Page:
Wednesday, December 30, 2015
You have to creep like a cat to see them...the Canyon Towhees.
Not all birds are bright, brilliant and beguiling. Some species are shy, dun colored and receding. They live in the understory and they prefer it that way, too. When they do show themselves, it's a treat.
The Canyon Towhee is a larger member of the sparrow family.
Well-adapted to the sunbaked southwestern states, the Canyon Towhee thrives in a scrub and cactus environment.
Foraging for seeds around rocks and in the desert leaf litter, they pose little contrast to the desert itself...best to go unseen.
Their boldest distinguishing mark is a rust colored under tail, but that, too, remains hidden at ground level.
Their conical bill gives them away as a seedeater.
To uncover the seeds the desert floor provides, the Canyon Towhee grabs a two-footed hold of the ground litter and makes a big backwards leap.
This scraping action reveals seeds and insects hiding beneath. It's this bird's way of smartly picking up a meal.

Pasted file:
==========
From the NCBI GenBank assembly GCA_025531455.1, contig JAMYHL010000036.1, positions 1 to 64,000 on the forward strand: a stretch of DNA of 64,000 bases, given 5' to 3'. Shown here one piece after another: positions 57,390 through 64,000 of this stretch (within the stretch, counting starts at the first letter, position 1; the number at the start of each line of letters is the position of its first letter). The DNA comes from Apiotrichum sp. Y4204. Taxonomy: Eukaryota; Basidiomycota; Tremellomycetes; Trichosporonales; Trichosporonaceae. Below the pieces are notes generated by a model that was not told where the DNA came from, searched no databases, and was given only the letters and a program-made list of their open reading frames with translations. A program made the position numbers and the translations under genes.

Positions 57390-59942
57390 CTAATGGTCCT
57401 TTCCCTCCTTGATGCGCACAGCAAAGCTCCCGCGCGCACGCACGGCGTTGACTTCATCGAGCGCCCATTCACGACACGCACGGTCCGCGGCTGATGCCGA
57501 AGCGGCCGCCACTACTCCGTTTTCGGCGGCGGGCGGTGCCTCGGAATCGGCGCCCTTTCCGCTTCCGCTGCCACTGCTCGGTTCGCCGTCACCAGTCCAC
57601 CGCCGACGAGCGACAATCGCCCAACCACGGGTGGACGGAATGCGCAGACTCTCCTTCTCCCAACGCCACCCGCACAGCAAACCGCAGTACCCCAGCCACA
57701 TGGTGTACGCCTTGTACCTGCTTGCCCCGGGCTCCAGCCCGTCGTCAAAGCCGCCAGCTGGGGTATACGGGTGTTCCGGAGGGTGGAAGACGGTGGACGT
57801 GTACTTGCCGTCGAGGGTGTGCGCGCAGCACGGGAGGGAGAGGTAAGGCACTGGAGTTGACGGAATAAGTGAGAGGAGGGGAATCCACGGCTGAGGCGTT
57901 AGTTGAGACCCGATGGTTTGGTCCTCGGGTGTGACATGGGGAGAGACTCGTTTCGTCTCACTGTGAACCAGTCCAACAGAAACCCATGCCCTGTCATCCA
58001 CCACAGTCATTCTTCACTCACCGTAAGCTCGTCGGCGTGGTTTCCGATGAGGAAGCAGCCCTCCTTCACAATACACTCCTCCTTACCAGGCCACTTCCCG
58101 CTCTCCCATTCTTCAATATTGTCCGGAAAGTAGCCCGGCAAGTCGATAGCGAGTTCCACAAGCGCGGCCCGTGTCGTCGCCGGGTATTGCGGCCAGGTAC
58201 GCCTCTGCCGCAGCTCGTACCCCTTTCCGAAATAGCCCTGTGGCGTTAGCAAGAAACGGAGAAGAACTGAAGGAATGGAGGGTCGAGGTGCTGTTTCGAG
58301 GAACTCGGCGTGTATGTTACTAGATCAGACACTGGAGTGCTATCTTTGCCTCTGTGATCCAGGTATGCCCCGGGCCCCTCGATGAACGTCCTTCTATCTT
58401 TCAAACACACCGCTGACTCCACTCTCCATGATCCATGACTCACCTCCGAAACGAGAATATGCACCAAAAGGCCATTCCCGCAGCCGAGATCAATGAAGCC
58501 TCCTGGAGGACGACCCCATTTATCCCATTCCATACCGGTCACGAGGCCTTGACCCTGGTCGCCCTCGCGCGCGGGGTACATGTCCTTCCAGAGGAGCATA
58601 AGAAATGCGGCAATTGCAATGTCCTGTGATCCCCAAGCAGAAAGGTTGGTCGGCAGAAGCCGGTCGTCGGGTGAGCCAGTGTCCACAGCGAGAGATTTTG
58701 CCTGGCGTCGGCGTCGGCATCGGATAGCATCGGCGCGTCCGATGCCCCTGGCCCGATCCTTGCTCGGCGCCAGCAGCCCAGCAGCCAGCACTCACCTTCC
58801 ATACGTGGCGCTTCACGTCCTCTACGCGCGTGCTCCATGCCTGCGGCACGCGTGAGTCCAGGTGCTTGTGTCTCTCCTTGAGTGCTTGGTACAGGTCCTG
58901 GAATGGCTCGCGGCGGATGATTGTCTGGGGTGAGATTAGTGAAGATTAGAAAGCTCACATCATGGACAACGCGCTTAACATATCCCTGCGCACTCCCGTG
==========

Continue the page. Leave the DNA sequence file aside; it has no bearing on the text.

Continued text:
Unfortunately, this scraping takes place undercover, mostly out of sight.
It's a foraging trait the Canyon Towhees practice well.
Luckily, Canyon Towhee population numbers have remained strong over the past fifty years, despite a human desire for desert living. Sadly, as humans encroach on the desert, they bring their cats with them...many going feral. It's the feral cats that are placing a downward pressure on many bird populations.
Unfortunately, even the secretive haunts of the Canyon Towhee won't protect them from a hunting cat.
(Click any picture to enlarge.)
Cornel Lab of Ornithology, All About Birds
The Sibley's Guide to Birds